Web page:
What is a Casino?

A casino is an establishment for gambling. The games that are played in casinos include poker, blackjack, roulette, craps, and various slot machines. Some casinos also offer a wide range of other entertainment such as live music and theater shows. Casinos are often combined with hotels and other facilities such as restaurants and retail shopping.

Four things come together to make a game profitable for a casino: the popularity of the game, its odds, the player’s skills and pure luck. In the long run, however, the house always wins. This is because each game has a built-in advantage for the casino, which can be very small (less than two percent). This advantage, called the “house edge,” ensures that the casino will eventually earn more money than it loses.

Throughout history casinos have been funded by organized crime figures and tycoons who saw the opportunity to capitalize on gambling’s seamy reputation. Mob money flowed steadily into Reno and Las Vegas during the 1950s, and mobster involvement in casinos reached the point where they controlled or owned many of them. Federal crackdowns and the prospect of losing a casino license at the slightest hint of Mafia involvement soon drove mobster involvement out of casinos, and legitimate businessmen took control of most of them.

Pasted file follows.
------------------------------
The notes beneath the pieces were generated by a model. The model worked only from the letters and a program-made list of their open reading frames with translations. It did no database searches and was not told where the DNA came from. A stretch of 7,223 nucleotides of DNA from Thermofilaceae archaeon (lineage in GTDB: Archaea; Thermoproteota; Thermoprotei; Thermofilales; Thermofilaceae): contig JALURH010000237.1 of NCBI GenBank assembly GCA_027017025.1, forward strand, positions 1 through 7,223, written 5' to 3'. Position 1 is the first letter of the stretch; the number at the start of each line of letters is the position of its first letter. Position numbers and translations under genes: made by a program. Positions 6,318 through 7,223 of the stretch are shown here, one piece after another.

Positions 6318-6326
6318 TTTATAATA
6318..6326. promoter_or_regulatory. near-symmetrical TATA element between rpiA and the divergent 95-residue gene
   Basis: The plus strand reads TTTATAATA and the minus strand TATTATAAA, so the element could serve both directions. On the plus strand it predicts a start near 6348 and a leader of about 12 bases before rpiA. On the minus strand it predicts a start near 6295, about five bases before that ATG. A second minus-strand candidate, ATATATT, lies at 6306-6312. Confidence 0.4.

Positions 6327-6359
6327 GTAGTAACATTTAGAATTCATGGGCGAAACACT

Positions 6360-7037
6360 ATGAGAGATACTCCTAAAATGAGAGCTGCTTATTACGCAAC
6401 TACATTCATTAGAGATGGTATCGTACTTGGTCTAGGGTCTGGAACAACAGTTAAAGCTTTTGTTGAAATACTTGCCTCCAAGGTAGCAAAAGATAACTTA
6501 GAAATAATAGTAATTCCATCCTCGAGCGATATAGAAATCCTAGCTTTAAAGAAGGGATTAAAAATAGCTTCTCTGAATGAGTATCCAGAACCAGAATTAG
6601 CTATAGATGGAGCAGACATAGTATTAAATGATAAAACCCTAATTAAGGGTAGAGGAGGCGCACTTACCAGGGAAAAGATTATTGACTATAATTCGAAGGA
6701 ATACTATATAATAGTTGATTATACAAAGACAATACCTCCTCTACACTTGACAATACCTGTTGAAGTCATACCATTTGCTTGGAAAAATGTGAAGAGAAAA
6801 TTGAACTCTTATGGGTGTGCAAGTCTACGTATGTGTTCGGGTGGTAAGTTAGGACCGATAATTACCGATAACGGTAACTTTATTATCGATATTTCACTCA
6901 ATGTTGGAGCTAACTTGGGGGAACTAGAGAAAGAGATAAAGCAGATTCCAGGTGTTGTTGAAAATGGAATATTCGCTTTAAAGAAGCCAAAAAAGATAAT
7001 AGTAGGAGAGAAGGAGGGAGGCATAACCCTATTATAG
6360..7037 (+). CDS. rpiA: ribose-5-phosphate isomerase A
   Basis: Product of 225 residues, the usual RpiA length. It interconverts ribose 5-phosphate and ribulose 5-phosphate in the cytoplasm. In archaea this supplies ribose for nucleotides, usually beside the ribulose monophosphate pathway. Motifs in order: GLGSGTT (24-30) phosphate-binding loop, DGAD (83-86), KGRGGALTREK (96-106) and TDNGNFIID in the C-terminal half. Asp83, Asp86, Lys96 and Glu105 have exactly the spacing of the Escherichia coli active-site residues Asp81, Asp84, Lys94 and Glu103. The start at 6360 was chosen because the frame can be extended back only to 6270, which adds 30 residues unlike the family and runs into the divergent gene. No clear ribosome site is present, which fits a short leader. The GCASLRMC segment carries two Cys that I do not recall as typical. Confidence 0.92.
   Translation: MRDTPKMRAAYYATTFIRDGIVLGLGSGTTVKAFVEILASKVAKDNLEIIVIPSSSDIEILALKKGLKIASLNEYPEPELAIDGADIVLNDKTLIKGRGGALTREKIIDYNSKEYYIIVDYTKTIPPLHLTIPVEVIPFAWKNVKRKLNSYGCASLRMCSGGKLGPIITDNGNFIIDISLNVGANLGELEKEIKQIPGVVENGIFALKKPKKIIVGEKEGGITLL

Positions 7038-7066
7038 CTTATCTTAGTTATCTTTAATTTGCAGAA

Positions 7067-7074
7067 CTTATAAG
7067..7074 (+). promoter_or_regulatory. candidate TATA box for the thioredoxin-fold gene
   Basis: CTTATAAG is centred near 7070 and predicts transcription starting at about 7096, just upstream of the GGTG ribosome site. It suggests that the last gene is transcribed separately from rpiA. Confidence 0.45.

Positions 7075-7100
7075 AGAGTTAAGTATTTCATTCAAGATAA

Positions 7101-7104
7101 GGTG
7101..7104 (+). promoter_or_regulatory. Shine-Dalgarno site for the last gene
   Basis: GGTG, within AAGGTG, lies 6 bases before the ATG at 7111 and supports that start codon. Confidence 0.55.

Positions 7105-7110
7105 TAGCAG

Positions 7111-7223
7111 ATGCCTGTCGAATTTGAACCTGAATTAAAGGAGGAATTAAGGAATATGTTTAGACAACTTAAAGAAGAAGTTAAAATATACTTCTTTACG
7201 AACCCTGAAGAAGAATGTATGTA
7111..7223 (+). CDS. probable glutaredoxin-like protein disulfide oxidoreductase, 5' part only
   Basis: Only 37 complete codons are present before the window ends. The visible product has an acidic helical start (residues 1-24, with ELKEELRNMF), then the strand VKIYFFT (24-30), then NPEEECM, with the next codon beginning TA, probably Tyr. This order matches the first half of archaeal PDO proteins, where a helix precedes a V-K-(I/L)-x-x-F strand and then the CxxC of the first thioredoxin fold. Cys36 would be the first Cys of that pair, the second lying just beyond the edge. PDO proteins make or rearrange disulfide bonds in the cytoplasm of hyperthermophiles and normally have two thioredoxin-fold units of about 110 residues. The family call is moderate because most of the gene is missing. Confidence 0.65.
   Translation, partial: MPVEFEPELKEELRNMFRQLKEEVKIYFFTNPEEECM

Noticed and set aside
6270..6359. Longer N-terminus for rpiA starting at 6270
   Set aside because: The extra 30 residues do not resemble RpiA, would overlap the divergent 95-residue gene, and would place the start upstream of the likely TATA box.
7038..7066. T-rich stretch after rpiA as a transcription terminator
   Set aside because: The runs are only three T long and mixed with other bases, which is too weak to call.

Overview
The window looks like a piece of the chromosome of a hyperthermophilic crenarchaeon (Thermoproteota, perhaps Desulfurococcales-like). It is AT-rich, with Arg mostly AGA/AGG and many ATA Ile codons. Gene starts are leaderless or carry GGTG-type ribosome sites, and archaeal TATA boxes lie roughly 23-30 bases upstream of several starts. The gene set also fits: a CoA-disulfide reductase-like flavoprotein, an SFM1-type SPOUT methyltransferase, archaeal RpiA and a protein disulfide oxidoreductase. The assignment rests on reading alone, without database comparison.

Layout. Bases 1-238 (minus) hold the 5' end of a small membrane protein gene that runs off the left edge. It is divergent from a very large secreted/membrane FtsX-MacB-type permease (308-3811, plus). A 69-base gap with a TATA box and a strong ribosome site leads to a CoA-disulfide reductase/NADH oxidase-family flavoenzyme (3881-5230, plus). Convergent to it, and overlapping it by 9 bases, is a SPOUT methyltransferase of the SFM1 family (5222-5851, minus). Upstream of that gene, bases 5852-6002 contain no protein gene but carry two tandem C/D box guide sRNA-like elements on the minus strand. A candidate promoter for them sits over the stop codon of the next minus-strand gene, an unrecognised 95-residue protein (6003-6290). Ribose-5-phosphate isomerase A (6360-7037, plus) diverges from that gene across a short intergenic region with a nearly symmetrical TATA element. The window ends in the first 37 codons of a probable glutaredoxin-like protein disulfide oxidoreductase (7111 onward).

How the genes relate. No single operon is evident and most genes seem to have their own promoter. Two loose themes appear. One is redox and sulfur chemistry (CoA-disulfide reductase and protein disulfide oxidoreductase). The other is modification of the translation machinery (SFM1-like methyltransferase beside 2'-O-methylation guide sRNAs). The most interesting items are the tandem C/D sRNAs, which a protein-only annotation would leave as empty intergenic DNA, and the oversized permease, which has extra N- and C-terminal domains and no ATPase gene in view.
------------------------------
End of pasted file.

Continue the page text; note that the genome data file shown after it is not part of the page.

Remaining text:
Modern casinos are highly sophisticated and employ a variety of technological measures to protect players and their assets. Electronic systems monitor betting chips with built-in microcircuitry to enable them to be supervised minute by minute; cameras on the ceiling watch every table, change window and doorway; and slot machines are wired to a central server so that any statistical deviation from expected results can be detected immediately.